What is the real difference between actual value and the illusion of value? How can you tell the difference when you are an unsuspecting customer who is looking to outsource a service or product? This is a very common dilemma, especially in a creative economy. The truth is, I have seen countless times in which service or product providers will promise a unicorn to their clients. What’s worse, clients end up paying a premium for a horse with a fancy horn glued to its head. Sound familiar?
This is not a post meant to pass judgement on either service providers or customers. This is a post dedicated to make you wonder why is it that [a great number of] service providers fall short when it comes to promise AND deliver real value, and why customers fail to perceive it.
I am a great fan of the now oldie-but-goodie series “Friends”. I remember this one particular episode in which Joey- played by Matt Le Blanc- includes French as one of his spoken languages in his résumé. He is quickly asked to audition for a role that is spoken in French 100% of the time. He then panics, and asks Phoebe – played by Lisa Kudrow- to help him learn just enough French before his big audition. Phoebe asks, “well, why do you include French in your résumé if you don’t speak a word of it?”. Joey is fast to respond, “you always include everything in your résumé; even if you don’t know how to do it. If it gets you the part, then you’ll have time to learn and deliver”, or something along those lines.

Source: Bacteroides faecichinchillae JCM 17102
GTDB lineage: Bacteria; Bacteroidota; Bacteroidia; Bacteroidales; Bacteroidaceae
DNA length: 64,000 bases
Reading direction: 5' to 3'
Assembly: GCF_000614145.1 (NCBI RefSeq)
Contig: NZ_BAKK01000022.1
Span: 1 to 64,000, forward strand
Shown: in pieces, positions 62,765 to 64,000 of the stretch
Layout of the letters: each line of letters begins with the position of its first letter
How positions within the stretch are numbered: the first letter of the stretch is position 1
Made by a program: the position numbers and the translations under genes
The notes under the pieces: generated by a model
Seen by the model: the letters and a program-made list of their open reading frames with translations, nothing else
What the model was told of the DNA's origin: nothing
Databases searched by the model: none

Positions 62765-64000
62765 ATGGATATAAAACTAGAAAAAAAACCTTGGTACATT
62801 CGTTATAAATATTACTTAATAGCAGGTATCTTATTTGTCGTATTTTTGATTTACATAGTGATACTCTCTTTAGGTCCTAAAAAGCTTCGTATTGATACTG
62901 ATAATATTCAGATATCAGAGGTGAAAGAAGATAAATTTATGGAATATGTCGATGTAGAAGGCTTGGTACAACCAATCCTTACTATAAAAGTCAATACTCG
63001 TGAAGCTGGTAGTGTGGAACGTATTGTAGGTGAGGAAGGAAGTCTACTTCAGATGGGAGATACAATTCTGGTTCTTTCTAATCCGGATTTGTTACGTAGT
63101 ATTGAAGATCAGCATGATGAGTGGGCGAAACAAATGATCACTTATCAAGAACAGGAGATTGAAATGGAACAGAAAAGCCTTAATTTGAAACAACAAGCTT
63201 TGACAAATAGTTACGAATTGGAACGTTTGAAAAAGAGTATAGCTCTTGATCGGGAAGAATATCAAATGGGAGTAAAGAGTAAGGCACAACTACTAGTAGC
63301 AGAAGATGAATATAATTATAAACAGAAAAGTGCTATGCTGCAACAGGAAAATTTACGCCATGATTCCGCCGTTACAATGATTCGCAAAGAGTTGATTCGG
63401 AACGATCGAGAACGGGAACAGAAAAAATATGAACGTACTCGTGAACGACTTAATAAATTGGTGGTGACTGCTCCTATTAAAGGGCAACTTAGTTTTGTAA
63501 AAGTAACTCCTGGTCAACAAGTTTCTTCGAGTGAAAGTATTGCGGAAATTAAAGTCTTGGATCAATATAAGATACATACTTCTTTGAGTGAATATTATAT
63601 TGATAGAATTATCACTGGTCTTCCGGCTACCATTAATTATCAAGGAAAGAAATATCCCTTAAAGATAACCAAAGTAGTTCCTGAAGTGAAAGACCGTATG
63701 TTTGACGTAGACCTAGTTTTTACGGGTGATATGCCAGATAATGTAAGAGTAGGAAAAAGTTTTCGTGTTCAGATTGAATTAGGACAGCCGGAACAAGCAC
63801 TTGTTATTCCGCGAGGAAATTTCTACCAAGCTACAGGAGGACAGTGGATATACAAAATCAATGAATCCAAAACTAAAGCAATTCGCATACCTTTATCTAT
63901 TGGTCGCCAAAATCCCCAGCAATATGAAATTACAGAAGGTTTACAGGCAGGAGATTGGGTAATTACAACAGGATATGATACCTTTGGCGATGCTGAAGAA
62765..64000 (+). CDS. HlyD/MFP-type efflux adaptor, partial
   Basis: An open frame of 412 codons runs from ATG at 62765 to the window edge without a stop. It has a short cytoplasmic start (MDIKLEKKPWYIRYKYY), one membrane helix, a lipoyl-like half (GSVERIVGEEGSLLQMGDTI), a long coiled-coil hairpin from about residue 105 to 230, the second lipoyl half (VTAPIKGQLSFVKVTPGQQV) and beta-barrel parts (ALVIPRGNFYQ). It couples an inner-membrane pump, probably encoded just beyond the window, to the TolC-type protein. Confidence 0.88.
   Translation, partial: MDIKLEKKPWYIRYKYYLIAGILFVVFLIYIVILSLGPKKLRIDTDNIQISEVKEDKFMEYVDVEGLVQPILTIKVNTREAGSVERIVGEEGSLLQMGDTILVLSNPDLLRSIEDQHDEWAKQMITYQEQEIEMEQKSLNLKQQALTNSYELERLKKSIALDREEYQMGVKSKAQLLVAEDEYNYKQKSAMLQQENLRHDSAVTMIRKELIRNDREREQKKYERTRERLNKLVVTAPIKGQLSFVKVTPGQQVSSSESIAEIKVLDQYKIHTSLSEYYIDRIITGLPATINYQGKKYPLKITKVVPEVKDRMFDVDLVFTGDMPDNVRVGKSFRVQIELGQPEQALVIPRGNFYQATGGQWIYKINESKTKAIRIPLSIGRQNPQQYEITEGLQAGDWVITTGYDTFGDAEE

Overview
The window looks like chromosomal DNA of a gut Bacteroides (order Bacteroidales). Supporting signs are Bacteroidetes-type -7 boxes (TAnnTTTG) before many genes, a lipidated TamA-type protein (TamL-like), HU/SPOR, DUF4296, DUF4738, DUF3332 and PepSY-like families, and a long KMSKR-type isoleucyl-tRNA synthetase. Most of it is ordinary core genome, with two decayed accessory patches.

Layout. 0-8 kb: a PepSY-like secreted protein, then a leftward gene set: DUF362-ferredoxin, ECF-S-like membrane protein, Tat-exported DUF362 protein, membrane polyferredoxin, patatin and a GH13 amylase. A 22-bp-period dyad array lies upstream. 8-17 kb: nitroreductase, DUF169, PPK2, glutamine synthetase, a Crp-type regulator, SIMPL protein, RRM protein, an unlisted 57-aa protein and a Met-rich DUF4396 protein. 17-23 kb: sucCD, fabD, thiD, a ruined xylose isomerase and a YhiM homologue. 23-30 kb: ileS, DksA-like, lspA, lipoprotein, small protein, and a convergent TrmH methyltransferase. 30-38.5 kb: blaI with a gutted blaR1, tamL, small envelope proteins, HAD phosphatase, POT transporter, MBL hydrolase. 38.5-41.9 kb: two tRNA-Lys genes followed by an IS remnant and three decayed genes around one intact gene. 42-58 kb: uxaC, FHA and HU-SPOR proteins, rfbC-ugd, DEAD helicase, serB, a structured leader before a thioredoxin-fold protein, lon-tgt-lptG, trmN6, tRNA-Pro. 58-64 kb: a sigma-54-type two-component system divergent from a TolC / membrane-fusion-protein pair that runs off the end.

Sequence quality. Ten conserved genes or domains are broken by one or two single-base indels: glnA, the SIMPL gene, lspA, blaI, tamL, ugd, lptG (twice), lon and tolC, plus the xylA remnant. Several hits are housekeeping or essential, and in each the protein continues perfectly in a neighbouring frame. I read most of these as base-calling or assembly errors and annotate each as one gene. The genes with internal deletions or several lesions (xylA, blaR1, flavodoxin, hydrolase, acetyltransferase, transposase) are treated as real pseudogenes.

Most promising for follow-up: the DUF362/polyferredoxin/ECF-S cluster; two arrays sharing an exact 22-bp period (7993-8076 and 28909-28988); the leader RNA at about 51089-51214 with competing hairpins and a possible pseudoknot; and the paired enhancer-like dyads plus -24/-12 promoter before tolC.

So many companies and service providers do this on a daily basis. In my personal experience (at least in the software and online marketing industries), I’ve seen sales teams promise wonders to their clients, and then go back to the company and say “well, the client wants this one unicorn, you see? Can we make it happen in 3 months time?”. It is then when engineers, marketers, and other team members roll their eyes and pray for a miracle.
General opinion may say that sales teams want to get to their quotas, and they want a juicy commission at the end of the day. However, let’s not underestimate (or sub-estimate) sales. After all, how in the world would they know just how far they can go on promising something? And that’s what brings me to a very powerful question: where’s the communication channel between sales and the rest of the company? Who is playing deaf and just wants to push their own agenda? Have we all stopped and think about how we are ALL actually a single team? I’m not saying that everyone is out for their own benefit, I’m saying that no one has stopped to really answer the question.
Sales teams need to get to know their product or service thoroughly. They need to sit down with others in their company and really learn their stuff. Just how much can the product or service do? What can it do and what can’t it do? How long does it take for the company to deliver on any given promise? How can you make a boundary clear enough so that you can create reasonable expectations for your customers? How can you really inform your customer about actual value and not just an illusion waiting to be busted?
As for the customers, since you are hiring an external firm to deliver a product or service that is not in fact your core value, how can you possibly know if what the firm is promising is real value? It may be easier to notice the value in tangible goods than in intangible ones. The best you can do as a customer is to do your homework and due diligence before compromising.
It’s amazing how sometimes we can fool ourselves thinking that we can deliver something based on our existing knowledge. Being humble enough to know that limitations exist give way to actual learning. And in the long run, as a provider, you’ll be able to deliver real value, and not just an illusion. What do you think?